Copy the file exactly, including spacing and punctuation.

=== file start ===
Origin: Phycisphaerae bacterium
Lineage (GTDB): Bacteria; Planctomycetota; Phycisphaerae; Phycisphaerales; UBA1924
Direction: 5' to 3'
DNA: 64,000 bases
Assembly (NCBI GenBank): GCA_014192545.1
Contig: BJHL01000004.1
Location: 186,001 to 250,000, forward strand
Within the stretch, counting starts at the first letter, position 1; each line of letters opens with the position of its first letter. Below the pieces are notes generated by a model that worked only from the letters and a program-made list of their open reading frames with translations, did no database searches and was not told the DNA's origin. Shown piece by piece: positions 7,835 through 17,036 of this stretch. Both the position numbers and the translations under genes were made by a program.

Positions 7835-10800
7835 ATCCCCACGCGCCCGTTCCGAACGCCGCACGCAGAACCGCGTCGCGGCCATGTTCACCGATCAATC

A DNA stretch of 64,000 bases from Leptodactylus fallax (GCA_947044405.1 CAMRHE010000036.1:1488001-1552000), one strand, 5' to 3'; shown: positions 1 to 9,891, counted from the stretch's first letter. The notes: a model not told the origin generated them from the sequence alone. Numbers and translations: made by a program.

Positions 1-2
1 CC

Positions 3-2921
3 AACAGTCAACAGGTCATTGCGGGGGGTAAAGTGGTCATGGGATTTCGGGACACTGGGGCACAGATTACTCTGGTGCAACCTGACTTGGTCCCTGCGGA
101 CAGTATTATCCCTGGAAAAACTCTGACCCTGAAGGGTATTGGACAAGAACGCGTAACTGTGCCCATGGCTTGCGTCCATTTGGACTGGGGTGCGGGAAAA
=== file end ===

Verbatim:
Origin: Phycisphaerae bacterium
Lineage (GTDB): Bacteria; Planctomycetota; Phycisphaerae; Phycisphaerales; UBA1924
Direction: 5' to 3'
DNA: 64,000 bases
Assembly (NCBI GenBank): GCA_014192545.1
Contig: BJHL01000004.1
Location: 186,001 to 250,000, forward strand
Within the stretch, counting starts at the first letter, position 1; each line of letters opens with the position of its first letter. Below the pieces are notes generated by a model that worked only from the letters and a program-made list of their open reading frames with translations, did no database searches and was not told the DNA's origin. Shown piece by piece: positions 7,835 through 17,036 of this stretch. Both the position numbers and the translations under genes were made by a program.

Positions 7835-10800
7835 ATCCCCACGCGCCCGTTCCGAACGCCGCACGCAGAACCGCGTCGCGGCCATGTTCACCGATCAATC

A DNA stretch of 64,000 bases from Leptodactylus fallax (GCA_947044405.1 CAMRHE010000036.1:1488001-1552000), one strand, 5' to 3'; shown: positions 1 to 9,891, counted from the stretch's first letter. The notes: a model not told the origin generated them from the sequence alone. Numbers and translations: made by a program.

Positions 1-2
1 CC

Positions 3-2921
3 AACAGTCAACAGGTCATTGCGGGGGGTAAAGTGGTCATGGGATTTCGGGACACTGGGGCACAGATTACTCTGGTGCAACCTGACTTGGTCCCTGCGGA
101 CAGTATTATCCCTGGAAAAACTCTGACCCTGAAGGGTATTGGACAAGAACGCGTAACTGTGCCCATGGCTTGCGTCCATTTGGACTGGGGTGCGGGAAAA